Brandeis University Magazine explores Iranian art and architecture
The following article, by Deborah Halber ’80, appears in the spring 2010 issue of Brandeis University Magazine.
Depiction of ancient Persepolis Persepolis today
Iran—known throughout much of history as Persia—is a nation of paradox, shaped by secularism and religion, the East and the West, the ancient and the modern. To architectural historian Talinn Grigor, Iran’s buildings embody the country’s conflicting influences.
Grigor, who joined the Brandeis faculty in 2008 as assistant professor of modern and contemporary architecture in the Department of Fine Arts, explores the relationship of political power struggles and Iranian art and architecture.
“All my work so far centers around the relationship between architecture and the state by giving voice to a history that has not been fully written,” she says.
Grigor elucidates aspects of that history in two forthcoming books: "Of Kitsch, Censorship, and Exile: Contemporary Iranian Visual Arts," which deals with the politics of contemporary Iranian art inside and outside Iran; and "Persian Architecture and Kingship: Displays of Power and Politics in Iran from the Achaemenids to the Pahlavis" (coedited with Sussan Babaie).
"There’s a lot of interest in contemporary Iranian art right now—Sotheby’s and Christie’s are selling it—but there is little critical history of it," she says.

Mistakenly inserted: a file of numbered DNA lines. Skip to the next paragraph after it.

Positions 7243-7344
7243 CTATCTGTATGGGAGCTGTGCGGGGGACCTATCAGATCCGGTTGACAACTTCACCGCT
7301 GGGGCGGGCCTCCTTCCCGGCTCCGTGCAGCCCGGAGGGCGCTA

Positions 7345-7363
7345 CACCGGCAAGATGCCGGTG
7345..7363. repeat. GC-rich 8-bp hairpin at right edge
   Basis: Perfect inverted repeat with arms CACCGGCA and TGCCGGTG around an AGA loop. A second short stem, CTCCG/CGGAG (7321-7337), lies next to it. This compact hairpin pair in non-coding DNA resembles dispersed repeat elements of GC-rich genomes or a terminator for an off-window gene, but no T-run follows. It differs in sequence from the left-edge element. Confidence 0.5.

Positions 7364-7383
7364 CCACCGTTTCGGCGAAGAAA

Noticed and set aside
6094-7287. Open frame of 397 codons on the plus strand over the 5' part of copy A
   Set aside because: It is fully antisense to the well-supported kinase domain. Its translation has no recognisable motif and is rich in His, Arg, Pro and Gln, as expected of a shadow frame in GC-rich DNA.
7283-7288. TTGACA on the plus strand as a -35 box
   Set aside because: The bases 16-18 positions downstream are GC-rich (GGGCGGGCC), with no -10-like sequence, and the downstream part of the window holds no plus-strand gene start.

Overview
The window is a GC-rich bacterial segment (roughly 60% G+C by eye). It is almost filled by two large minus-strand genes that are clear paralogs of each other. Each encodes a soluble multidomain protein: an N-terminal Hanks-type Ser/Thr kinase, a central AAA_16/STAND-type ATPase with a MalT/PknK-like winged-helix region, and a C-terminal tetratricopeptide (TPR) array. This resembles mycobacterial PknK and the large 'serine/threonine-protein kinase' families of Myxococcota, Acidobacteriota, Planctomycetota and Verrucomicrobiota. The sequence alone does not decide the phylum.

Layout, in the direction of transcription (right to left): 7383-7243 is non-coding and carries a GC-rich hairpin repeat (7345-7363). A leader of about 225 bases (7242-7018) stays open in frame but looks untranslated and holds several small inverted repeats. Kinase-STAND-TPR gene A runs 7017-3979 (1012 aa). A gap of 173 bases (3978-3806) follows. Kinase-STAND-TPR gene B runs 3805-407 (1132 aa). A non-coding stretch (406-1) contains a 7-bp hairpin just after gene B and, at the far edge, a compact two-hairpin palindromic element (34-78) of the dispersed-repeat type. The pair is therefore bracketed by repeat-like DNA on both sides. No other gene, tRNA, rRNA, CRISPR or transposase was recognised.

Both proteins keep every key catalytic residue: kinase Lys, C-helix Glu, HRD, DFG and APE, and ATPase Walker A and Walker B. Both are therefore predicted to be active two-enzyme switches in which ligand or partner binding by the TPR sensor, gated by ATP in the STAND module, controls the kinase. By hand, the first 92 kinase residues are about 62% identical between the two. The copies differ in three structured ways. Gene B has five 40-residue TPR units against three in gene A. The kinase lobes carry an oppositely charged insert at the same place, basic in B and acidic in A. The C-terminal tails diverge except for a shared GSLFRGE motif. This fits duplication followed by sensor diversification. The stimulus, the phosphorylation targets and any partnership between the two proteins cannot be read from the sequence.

The idea that architecture can reflect political agendas might be unfamiliar to Americans, whose iconic buildings don’t tend to be rebuilt or reconceived when a new administration is sworn in. But Iran’s tumultuous past has turned, for instance, a modernistic prayer house into a storage shed and an athletic complex into a religious destination. Mausoleums erected to honor an epic poet and an ancient philosopher-scientist are now imprinted with postrevolutionary language and symbols. These structures were not torn down but reinvented, Grigor notes.
“They were made by the patrons, used by the people, and then reedited by the Islamic Republic,” she says. Invested with a layer of meaning never envisioned by their creators, the buildings became living monuments to the histories of their times, cultural symbols of the dilemmas the Islamic Republic of Iran faces in reconciling Iranian nationalism with Shi’a theology.
The Pahlavi dynasty ruled from 1925 to 1979. In 1971, the last shah held a three-day event next to the ruins of Persepolis, the ceremonial capital of the Persian Empire during the Achaemenid dynasty. In honor of the 2,500th anniversary of the founding of the empire by Cyrus the Great, the shah invited monarchs and heads of state to what has been described as the most lavish party of the twentieth century. Grigor says the event was yet another instance of an architectural structure being co-opted for political ends. She and other historians have noted that it marked the beginning of an anti-shah and anti-West movement that culminated eight years later in the Iranian Revolution.
When the monarchy was overthrown and clerics assumed political control under Ayatollah Khomeini, rumors flew that anything pre-Islamic, including Persepolis, was at risk. Statues of the shah were toppled and the tomb of the first Pahlavi king was destroyed, but few other embodiments of cultural heritage were damaged, Grigor says.
Grigor is a realist about the political turmoil that continues to envelop Iran. Many of Iran’s print and broadcast media outlets are state-run. Satellite dishes are banned, although many find ways to watch foreign TV and surf the Web. Last June, the ultraconservative Mahmoud Ahmadinejad was reelected as Iran’s president in a bitterly contested race, leading to the most serious internal unrest since the 1979 Islamic Revolution.